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Book Sections Year : 2019

Sperm DNA Damage in Cancer Patients

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Abstract

Fertility is a growing healthcare issue for a rising number of cancer survivors. In men, cancer itself and its treatment can negatively affect spermatogenesis by targeting the dividing spermatogonia and their cellular environment, ultimately leading to a reduction of testicular germ cells and sperm count. Experimental data and prospective longitudinal studies have shown that sperm production can recover after cancer treatment. But despite this, yet unpredictable, recovery in sperm production, cancer survivors are more at risk to produce sperm with aneuploidy, DNA damage, abnormal chromatin structure, and epigenetic defects even 2 years post-treatment. Sperm DNA alteration is of clinical concern, as these patients may father children or seek assisted reproduction technologies (ART) using gametes with damaged genome that could result in adverse progeny outcomes. Interestingly, large cohort studies revealed lower birth rate but no significant impact on the health of the children born from male cancer survivors (naturally or using ART). Nevertheless, a better understanding of how cocktail of chemotherapy and new anticancer agents affect spermatogenesis and sperm quality is needed to reduce side effects. Moreover, developing new fertility preservation strategies is essential as sperm cryopreservation before treatment is currently the only option but does not apply for prepubertal/young postpubertal patients.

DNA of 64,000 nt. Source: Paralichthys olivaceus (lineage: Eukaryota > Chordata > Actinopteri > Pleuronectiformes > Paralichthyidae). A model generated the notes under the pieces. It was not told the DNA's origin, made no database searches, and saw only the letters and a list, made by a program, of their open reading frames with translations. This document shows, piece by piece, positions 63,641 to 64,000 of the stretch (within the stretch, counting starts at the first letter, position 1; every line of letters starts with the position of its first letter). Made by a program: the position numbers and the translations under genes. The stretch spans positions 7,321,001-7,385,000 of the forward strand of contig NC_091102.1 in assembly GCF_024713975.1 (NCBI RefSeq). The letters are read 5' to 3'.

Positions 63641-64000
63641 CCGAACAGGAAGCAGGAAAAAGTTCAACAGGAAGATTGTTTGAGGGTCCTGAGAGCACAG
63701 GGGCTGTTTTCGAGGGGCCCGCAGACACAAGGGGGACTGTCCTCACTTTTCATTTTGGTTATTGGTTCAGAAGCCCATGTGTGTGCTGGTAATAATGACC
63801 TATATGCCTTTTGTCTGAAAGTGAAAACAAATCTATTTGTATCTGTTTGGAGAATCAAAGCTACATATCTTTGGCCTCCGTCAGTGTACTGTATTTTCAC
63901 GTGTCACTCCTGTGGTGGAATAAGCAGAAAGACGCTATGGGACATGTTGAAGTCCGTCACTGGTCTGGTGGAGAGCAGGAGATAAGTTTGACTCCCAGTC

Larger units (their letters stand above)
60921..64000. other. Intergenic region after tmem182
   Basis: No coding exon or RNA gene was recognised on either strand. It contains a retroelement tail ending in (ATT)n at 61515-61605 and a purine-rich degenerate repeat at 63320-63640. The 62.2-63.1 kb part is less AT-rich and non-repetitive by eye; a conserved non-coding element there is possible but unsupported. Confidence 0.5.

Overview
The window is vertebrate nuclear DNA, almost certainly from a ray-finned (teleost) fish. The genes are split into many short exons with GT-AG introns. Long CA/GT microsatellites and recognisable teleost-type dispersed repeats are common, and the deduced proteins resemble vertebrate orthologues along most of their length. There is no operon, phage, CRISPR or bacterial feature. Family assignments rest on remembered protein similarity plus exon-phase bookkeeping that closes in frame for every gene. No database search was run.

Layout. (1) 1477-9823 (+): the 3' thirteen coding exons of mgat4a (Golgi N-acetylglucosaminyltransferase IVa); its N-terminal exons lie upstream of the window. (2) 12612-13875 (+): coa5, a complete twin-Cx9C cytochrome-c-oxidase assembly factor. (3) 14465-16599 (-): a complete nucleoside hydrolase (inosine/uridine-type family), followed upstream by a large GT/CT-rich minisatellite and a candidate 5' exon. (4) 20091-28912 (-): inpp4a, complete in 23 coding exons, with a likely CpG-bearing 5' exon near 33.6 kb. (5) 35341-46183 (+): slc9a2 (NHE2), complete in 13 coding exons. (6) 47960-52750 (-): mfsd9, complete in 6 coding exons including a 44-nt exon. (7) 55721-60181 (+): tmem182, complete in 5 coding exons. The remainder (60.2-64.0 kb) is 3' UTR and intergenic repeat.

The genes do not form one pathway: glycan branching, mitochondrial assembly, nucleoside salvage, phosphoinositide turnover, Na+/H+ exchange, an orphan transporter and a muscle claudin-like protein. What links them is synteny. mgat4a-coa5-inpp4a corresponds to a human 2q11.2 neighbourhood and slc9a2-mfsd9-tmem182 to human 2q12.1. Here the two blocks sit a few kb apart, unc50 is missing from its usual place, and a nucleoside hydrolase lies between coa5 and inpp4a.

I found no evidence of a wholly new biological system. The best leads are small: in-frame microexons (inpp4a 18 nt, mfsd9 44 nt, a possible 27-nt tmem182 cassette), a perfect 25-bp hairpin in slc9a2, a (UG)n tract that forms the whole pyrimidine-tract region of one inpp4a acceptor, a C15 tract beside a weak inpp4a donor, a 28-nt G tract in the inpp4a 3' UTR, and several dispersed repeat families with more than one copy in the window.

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Dates and versions

pasteur-02275103 , version 1 (30-08-2019)

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Hermance Beaud, Amélie Tremblay, Peter T K Chan, Geraldine Delbes. Sperm DNA Damage in Cancer Patients. Elisabetta Baldi, Monica Muratori. Advances in Experimental Medicine and Biology, 1166, Springer, pp.189-203, 2019, Genetic Damage in Human Spermatozoa, 978-3-030-21663-4. ⟨10.1007/978-3-030-21664-1_11⟩. ⟨pasteur-02275103⟩

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